The war soon proceeded along what Bismarck expected: the alliance with the southern German states kept the Austro-Hungarian Empire at bay, Spain's position in the south distracted France, and the French armies were soon led into a trap. The French invasion of Prussia lasted little more than a week, as the carefully deployed German soldiers managed to expel the French army from Saarbrucken some time after the city was taken. After a series of catastrophic defeats, the French army tried to oppose German counter-invasion by bringing troops from the Spanish front, but this only helped the Spanish Army to expel all French troops from Spanish territory, and to initiate a counter invasion of southern France. The Battle of Sedan seemed to be about to stop the war (as Emperor Napoleon III died there), but Dowager Empress Eugénie of Montijo chose to continue the war, hoping to be able to gain the upper hand in the negotiations. In the end, it was all for naught, and France surrendered. When the armistice was signed in the Palace of Versailles, Bismarck took the chance of such a great moment to crown King Wilhelm II of Prussia as Kaiser Wilhelm II of the German Empire.
The German Empire
After the victory against France, Germany entered in a joyous period of time. The German Empire was now a clear great power in the world, its superiority over France having been demonstrated; most German states (save for Austria) were now part of Germany; and they had a great ally and friend in Hohenzollern Spain, a friendship that was going to be important in the future.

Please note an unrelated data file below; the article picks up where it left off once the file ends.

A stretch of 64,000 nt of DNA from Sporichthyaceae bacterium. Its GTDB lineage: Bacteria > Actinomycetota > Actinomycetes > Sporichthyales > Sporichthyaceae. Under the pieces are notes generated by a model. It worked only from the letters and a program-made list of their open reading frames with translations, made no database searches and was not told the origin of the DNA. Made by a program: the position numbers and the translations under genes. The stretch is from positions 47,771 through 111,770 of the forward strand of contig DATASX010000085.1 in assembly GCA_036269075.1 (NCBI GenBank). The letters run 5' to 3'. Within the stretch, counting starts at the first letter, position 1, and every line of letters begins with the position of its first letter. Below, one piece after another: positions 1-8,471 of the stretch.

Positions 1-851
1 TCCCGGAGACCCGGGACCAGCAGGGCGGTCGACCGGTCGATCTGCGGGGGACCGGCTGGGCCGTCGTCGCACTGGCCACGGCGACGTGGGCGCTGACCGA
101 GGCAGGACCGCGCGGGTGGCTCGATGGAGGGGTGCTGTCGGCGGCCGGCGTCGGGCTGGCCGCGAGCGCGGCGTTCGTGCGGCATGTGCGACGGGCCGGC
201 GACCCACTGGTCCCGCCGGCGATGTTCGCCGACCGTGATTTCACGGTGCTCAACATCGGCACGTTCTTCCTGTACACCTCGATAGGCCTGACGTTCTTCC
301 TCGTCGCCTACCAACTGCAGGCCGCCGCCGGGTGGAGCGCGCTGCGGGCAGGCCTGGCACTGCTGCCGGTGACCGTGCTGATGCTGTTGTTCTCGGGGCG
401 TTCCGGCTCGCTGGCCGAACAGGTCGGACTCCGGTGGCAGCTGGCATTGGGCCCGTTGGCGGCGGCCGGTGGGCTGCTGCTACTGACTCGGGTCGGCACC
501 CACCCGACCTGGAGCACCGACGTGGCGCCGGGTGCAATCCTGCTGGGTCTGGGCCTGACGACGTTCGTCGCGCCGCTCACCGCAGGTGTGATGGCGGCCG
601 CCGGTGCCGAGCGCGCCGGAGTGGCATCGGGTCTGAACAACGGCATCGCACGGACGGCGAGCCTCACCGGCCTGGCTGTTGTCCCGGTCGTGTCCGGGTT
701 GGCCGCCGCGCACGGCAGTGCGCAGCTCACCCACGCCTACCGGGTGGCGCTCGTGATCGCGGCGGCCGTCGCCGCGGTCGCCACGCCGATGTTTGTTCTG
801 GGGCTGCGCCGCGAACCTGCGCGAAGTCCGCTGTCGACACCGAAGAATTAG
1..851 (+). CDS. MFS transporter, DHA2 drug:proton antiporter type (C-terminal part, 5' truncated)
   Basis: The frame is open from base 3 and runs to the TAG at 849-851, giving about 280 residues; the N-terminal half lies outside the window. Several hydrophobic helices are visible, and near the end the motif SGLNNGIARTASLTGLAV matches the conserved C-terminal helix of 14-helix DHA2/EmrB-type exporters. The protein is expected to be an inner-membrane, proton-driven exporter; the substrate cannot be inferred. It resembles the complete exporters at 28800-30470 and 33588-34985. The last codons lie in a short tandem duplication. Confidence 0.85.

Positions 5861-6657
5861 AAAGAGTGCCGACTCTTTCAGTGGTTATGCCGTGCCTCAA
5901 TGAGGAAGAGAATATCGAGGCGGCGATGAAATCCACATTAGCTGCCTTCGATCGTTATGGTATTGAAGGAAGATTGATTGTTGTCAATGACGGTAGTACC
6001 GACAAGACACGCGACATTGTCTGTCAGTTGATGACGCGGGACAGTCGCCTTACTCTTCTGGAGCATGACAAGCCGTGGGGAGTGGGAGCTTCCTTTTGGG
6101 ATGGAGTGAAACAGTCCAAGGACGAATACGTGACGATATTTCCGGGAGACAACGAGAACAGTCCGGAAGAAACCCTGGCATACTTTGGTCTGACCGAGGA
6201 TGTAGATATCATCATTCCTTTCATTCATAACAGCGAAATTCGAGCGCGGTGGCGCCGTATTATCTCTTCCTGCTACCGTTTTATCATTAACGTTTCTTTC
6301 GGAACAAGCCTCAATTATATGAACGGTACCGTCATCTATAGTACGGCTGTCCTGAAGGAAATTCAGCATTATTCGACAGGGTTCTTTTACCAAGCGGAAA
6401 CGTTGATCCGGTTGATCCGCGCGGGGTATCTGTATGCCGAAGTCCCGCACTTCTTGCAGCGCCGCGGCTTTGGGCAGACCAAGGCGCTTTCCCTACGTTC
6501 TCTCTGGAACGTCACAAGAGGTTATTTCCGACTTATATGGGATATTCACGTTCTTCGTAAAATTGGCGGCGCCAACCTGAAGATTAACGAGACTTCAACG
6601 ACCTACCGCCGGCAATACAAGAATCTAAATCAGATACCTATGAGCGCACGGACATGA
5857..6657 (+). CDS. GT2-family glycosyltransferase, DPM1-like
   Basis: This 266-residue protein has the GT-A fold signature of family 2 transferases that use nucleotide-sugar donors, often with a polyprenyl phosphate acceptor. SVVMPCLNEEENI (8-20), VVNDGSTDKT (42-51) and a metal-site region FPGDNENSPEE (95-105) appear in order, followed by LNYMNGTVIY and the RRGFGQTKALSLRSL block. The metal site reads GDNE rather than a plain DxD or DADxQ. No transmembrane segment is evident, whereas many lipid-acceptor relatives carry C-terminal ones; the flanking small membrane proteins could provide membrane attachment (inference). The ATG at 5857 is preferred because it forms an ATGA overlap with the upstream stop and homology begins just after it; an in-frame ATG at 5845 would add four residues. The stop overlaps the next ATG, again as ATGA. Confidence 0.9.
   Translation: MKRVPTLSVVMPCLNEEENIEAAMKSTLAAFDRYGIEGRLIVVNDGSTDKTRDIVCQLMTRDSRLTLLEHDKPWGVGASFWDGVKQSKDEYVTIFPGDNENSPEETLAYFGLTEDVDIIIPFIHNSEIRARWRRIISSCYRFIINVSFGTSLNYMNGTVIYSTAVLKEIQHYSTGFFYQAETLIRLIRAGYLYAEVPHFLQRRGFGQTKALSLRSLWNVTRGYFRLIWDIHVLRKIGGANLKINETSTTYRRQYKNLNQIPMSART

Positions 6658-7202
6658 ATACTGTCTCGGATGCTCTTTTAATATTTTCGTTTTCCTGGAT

Indeed, it would be Spain that helped Germany achieve several things they would have probably not come up with soon: for example, in the years following the Spanish defeat of the Cuban rebels, the German government authorized the development of a force similar to that of the Tercios Especiales, becoming Der Gebirgsjäger, especially trained for fighting in forests and mountains. Further collaboration came in the foreign relations department, when both nations sent the Ottoman Empire an ultimatum to get them to accept signing an armistice with the Bulgarian rebels.
Deutsches Heer & Kaiserliche
The Deutsches Heer (German Army) has its roots in the Prussian Army that fought against France during the Hohenzollerns' War. Since its victory against the French Imperial Army, the Heer has done its best to improve its weaponry and gain better training. For example, one of the first changes done was to upgrade its weaponry to the Mauser Model 1871, which would be copied by the Spanish Army at a later point in time. Another change was the formation of the Gebirgsjäger, a special forces group based on the Spanish Tercios Especiales, trained to fight in mountains and forests.
Meanwhile, the Kaiserliche drew from Spain's experimented Armada to grow and become more powerful. Instructors were sent to Kiel so that German sailors could learn to sail better. Several ships were built in German and Spanish dry docks, equipped with the most powerful motors that could be designed by the best German and Spanish engineers. Some engineers also helped in the first great project achieved by the Spanish Navy, the construction of the first submarine fleet.